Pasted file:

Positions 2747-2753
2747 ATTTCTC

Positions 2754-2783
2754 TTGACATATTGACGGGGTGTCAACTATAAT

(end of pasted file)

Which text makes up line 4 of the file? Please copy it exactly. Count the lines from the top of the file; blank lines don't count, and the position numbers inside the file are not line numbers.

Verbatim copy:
2754 TTGACATATTGACGGGGTGTCAACTATAAT